By Karina Fabian
One of the things I like about working with smaller press is that they aren’t as worried if something has religious overtones. Neither of my publishers for my DragonEye books are Catholic, yet they loved the incorporation of the faith in the world and character building. I like to think that it’s because it is part of the world and character, rather than for preaching; and certainly, if I had started preaching, they would have caught me.
Still, it’s been fun to be able to put in scenes like this one in Live and Let Fly. Vern, my dragon who has been “drafted” into serving the Catholic Church, goes to Confession with a priest from Idaho who has never even seen a Faerie creature, much less a Magical. However, Vern and his group have just come out of a very dicey situation and are wounded in more ways than one, and Sister Grace has fetched a priest knowing the Sacraments will help:
“Well,” Sister Grace said with false brightness, “why don’t we leave these two alone to talk? Gene, perhaps you can explain to me why you’re not practicing your faith?” She grabbed him by the ear and led the crouching, staggering and protesting federal agent out. Heather swallowed a giggle, made an awkward curtsy toward Father Jacob (like she had learned to do for Bishop Aiden of Peebles-on-Tweed) and followed.
Which left me with a tongue-tied priest.
We stood there a moment like two kids being told to make friends while the moms went off to have coffee and gossip. He toyed with the strap of his bag. Some of the numbness in my wing and arm was wearing off, and my front paw had prickles. I lifted it some and splayed the fingers, stretching them out.
“Well!” He mimicked Grace in word and tone, then fell silent.
I decided to give us both a break. I jerked my head, gingerly, toward the tarp-covered hay bale. “Would you like to sit down, Father?”
“I—Yes! Yes, I think I would.”
I followed in his wake, doing my best not to reveal what each step cost me.
Once he’d settled, he reached into his book bag, pulled out his stole and blessed it. It seemed to give him confidence, because he managed a couple of sentences this time. “You’ll have to be patient with me, I’m afraid. This is the first time I’ve done something like this.”
“Heard Confession in a barn?”
He smiled. “Yes, yes. That, too.”
“Well, it’s new for us both. Bless me, Father, for I have sinned. It’s been four days since my last Confession.”
“Really?” He sounded surprised, though that might not have had anything to do with my species. He spoke his greeting, and I began listing my sins. I decided to go easy on him and work up to the big ones, so I catalogued the usual things he’d heard a thousand times before: moments of greed, resentful thoughts about my pre-George predicament, my nastiness toward Kitty McGrue. Once I saw his neck and shoulders relax, I moved into the more serious ones. I started with my threatening behavior toward Phil A. Minion—sans the jokes, though I confessed that I still found it funny—then confessed to pouncing on Sally and scaring her out of ten years of life. Finally came the big one:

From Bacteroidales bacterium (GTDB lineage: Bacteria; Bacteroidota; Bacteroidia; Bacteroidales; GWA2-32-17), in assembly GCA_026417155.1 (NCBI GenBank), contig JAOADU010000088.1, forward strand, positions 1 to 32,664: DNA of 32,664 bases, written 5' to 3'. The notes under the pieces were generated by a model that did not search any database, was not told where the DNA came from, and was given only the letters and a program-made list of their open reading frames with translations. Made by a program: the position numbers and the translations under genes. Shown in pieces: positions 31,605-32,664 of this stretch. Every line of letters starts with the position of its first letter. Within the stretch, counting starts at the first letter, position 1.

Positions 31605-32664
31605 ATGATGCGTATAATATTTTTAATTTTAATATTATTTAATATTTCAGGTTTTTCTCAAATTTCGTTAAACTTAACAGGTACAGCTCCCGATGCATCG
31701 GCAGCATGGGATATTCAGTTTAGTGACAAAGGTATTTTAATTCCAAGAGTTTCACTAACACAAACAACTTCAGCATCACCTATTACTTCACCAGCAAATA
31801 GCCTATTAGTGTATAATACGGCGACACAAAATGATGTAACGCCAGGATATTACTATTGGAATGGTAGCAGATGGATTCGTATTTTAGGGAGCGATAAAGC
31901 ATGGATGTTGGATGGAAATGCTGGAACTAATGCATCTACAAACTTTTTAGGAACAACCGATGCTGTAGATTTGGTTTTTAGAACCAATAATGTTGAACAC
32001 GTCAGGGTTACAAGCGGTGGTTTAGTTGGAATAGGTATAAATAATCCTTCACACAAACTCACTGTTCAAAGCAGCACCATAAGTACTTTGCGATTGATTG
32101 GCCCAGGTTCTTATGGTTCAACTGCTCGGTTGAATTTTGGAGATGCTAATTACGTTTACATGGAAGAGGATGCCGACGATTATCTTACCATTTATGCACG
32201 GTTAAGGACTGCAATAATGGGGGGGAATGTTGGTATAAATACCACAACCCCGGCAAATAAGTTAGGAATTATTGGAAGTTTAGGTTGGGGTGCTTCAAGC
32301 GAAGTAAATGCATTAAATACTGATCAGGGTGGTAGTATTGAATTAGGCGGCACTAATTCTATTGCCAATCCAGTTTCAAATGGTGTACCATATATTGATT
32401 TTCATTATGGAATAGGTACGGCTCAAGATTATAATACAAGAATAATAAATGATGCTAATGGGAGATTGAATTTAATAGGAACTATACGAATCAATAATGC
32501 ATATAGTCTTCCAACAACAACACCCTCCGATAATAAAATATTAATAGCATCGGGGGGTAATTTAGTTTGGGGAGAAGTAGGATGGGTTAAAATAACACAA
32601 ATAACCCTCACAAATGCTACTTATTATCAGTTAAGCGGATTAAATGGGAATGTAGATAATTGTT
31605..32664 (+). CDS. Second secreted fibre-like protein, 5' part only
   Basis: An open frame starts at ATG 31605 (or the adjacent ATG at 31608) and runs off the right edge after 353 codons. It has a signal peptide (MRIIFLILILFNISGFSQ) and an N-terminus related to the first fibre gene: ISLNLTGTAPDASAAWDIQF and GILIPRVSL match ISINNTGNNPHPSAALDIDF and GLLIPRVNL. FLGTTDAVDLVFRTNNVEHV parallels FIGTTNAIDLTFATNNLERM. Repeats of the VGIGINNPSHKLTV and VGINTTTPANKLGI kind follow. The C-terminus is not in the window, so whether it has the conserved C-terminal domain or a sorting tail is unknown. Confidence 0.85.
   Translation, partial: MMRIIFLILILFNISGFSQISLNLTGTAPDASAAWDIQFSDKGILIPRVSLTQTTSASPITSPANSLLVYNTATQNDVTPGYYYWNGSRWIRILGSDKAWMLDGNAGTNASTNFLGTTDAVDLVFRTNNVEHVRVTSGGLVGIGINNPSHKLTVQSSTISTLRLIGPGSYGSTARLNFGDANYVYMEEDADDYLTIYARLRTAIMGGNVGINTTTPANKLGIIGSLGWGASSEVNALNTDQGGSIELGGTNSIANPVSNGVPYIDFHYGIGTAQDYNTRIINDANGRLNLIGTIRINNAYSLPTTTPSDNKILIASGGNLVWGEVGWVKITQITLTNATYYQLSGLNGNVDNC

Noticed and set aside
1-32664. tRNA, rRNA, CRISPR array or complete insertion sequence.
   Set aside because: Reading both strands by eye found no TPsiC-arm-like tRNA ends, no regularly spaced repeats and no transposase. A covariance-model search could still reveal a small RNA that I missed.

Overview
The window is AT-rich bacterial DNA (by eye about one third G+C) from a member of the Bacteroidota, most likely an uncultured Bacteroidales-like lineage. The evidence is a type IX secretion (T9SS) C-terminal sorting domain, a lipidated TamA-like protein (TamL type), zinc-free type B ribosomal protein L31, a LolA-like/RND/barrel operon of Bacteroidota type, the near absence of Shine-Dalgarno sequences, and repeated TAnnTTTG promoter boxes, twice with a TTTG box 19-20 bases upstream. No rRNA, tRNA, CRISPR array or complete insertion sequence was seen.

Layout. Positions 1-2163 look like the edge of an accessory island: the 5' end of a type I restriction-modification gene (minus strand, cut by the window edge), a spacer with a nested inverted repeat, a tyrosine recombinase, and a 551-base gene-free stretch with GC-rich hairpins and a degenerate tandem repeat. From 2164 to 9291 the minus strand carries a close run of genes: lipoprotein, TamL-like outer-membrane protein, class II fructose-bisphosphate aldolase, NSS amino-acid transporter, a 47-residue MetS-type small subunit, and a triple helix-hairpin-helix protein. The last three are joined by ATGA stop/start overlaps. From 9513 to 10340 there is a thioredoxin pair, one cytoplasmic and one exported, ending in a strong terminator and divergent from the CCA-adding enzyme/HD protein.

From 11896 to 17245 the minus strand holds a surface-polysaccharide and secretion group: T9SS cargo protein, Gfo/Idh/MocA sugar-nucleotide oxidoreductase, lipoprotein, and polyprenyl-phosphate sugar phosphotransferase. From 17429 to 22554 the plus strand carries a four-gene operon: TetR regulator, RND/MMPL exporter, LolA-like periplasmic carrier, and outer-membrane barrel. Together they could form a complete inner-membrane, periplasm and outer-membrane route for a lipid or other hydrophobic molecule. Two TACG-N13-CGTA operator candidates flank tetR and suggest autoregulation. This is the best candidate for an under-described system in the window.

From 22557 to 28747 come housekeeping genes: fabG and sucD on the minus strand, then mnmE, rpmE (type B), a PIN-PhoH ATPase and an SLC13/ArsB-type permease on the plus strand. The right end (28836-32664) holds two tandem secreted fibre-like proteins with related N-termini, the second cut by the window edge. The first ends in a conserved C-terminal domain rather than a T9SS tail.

“I’m not quite sure what Grace told you about the rescue, but it got pretty dicey, and talking and making threatening pounces weren’t going to cut it. In the chaos, I…bit off a guy’s hand.” I waited for his reaction.
I didn’t get what I expected. “I’m sorry. I’m really quite new at this. Is eating another sentient being considered a sin for dragons?”
My lip curled in a smile. Good question. Points for the newbie. “For dragons under normal circumstances, no. But my case is…special.”
He nodded. “Go on.”
You know, this could be the beginning of a beautiful spiritual friendship. And he’d made it easier for me to say what I had to say next. “For a moment, I enjoyed it, Father. I really enjoyed it. Like I haven’t enjoyed something in nearly a millennium. And humans are not my first choice for a meal.” I shivered with the memory of how good it had felt.
“Grace did tell me a little more of what happened. You were not yourself then, were you?”
“Injured, poisoned, imprisoned, my friends threatened. And I was hungry. So, no.”
“You’ve been given a great temptation in a time of extreme physical weakness and mental distress. But you did pull back from the brink of greater sin. Having tasted that temptation—” He winced when he realized his words, but continued. “—you must redouble your efforts to resist it. I hope that makes sense?’
“A lot of sense.” See? I said to the Holy Spirit. How come you never do that for me when I ask for inspiration?